Wow… talk about a confusing process. You take an average person that decides…Now is the time to buy a home. This is not an easy decision. It is influenced by the “American Dream(?). This person wants information. They boot up and head out on the good old information super highway. A lot of them start at Google. One of the first places listed is HUD’s website. Seems like as good a place as any to start. HUD lists 9 steps to buying a home.
Nine steps to buying a home
- Figure out how much you can afford
- Know your rights
- Shop for a loan
- Learn about homebuying programs
- Shop for a home
- Make an offer
- Get a home inspection
- Shop for homeowners insurance
- Sign papers
It lists all the steps. It gives direction. It really goes into great detail. In some cases it is accurate. For the first step, it does advise that you need to talk to a lender. The second step mentions fair housing and respa. As you can see the third step sends you to a lender and by step 4 you are advised to get a real estate agent.
Good advice ? … Not exactly.
Remember, even when you think you are doing what needs to be done, you may not be grasping the instructions. Sometimes words actually confuse the directions.
The same tool that our potential buyer uses to get information usually gives incomplete or misleading information. We are all not alike. Everyone comes to this vast suppository of information with different backgrounds, education and beliefs. The information may seem relevant and pertinent, but is it saying what you are perceiving?
Not Exactly …
Really? Here are some examples…
The price of the home listed on the website is the price I can pay to buy the home.
Not exactly. The price listed only represents what the agent entered into the multiple listing service. It is the price that the seller agreed to publicize. The final sale price can be more or less or the same as the listed price. If you offer the list price, your offer may not be accepted. They do not have to sell the home to you just because you offered list price. The seller has the right to review how you plan to pay and the seller has the right to accept another offer instead of yours. The competing offer does not have to be equal to or more than your offer. It just has to be a more acceptable offer. The seller makes that decision.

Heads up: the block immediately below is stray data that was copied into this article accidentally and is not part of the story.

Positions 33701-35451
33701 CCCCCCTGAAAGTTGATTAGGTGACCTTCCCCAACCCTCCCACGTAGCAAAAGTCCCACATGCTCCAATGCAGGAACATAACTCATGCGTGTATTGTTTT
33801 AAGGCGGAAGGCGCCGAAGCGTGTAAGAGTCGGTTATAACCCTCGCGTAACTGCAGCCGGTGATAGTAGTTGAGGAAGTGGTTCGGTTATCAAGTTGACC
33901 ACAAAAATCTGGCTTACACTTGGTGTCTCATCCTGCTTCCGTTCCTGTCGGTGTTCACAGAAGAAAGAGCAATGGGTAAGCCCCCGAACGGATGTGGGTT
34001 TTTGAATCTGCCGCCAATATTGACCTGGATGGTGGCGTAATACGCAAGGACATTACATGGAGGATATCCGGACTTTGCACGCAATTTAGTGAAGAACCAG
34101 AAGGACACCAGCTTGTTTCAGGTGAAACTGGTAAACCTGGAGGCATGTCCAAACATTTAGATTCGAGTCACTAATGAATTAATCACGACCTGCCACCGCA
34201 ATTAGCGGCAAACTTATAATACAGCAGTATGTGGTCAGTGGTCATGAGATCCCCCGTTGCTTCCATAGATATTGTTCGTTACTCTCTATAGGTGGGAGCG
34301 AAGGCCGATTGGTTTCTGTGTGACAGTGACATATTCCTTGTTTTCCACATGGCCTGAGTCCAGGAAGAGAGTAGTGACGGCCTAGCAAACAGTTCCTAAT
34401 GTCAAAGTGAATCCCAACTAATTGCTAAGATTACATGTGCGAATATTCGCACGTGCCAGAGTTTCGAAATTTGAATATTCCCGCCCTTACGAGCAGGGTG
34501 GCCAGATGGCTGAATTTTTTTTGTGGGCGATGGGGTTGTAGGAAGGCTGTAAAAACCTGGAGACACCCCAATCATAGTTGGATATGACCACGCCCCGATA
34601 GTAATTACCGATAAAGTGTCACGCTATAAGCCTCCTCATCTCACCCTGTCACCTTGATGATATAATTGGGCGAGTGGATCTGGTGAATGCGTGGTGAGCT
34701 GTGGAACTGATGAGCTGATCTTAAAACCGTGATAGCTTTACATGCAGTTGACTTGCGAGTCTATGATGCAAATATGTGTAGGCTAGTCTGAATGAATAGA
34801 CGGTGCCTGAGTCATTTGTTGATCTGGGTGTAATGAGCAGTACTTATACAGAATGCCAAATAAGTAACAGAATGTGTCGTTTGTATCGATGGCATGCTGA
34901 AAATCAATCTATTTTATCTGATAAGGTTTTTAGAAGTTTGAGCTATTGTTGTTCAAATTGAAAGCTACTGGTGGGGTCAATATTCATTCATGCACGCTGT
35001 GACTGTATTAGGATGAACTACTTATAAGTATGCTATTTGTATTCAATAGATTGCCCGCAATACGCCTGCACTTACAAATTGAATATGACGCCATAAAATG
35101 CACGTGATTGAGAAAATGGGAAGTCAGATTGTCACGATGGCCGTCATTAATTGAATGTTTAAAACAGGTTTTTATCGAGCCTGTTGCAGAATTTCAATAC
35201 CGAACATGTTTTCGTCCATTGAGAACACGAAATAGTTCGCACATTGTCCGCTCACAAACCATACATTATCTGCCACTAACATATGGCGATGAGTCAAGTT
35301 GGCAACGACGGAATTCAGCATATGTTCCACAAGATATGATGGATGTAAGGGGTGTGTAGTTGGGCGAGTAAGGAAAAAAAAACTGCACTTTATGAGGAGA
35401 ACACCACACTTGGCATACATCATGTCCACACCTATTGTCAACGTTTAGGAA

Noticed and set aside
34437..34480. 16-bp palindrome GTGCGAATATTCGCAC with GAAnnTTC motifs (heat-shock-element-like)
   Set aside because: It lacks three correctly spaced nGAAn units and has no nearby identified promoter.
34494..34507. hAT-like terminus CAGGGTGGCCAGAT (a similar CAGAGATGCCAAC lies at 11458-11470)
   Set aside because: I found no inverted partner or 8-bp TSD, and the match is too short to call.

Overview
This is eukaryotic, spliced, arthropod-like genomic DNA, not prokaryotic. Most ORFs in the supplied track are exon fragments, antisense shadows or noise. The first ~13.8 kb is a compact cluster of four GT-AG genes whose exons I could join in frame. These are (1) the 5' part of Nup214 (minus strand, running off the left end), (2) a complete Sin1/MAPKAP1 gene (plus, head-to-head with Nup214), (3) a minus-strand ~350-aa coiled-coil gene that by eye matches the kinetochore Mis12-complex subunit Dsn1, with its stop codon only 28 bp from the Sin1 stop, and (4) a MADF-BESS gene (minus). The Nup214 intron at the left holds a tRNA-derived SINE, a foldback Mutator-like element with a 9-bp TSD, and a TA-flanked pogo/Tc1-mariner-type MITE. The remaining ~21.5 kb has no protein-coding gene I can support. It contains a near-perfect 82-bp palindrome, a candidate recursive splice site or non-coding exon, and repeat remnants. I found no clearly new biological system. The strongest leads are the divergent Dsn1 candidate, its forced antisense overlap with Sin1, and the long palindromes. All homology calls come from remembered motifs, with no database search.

The amount of money someone paid for a home is a factor in what can be offered.
Not exactly. To begin with, it is a bit presumptuous to look at the price a person paid for a home and determine how much you think they deserve to profit on the sale. There usually is no way that a buyer or buyer’s agent can know how the home was financed, what equity lines may have been taken, etc. Further more, the price of the home should reflect market value and not what the buyer thinks the seller should “make” on the sale. I have never met anyone that uses this logic in determining an offer that would like the same logic used in dealing with them.
Properties labeled bank owned or REO will be handled in the same fashion as other types of sales.
Not exactly. Banks make use of every single loop hole they can find to avoid following State laws regarding the sale of property. They do not disclose any information and they do not ask the listing agent to determine if there is any information about the property they are selling. The sale of these types of property is usually “as-is where-is”. Laws regarding lead paint issues are ignored. Some lenders will correct problems identified by an appraiser. Most of these sales are handled by firms that represent several banks and they are over whelmed with listings. The best phrase regarding these sales is the old latin “caveat emptor” let the “buyer beware”.
These are but a few of the Not Exactly situations that function in the world of home buying. It is best to keep an open mind and a relationship with a real estate agent that is more concerned with you than his wallet. The truth may not be what you want to hear, but the truth is what you need to hear.
If you do not have a good agent, well you can call Lourdes Tudela or John MacArtbur at 301-509-5111. They will always listen and separate fact from fiction. Experience the difference.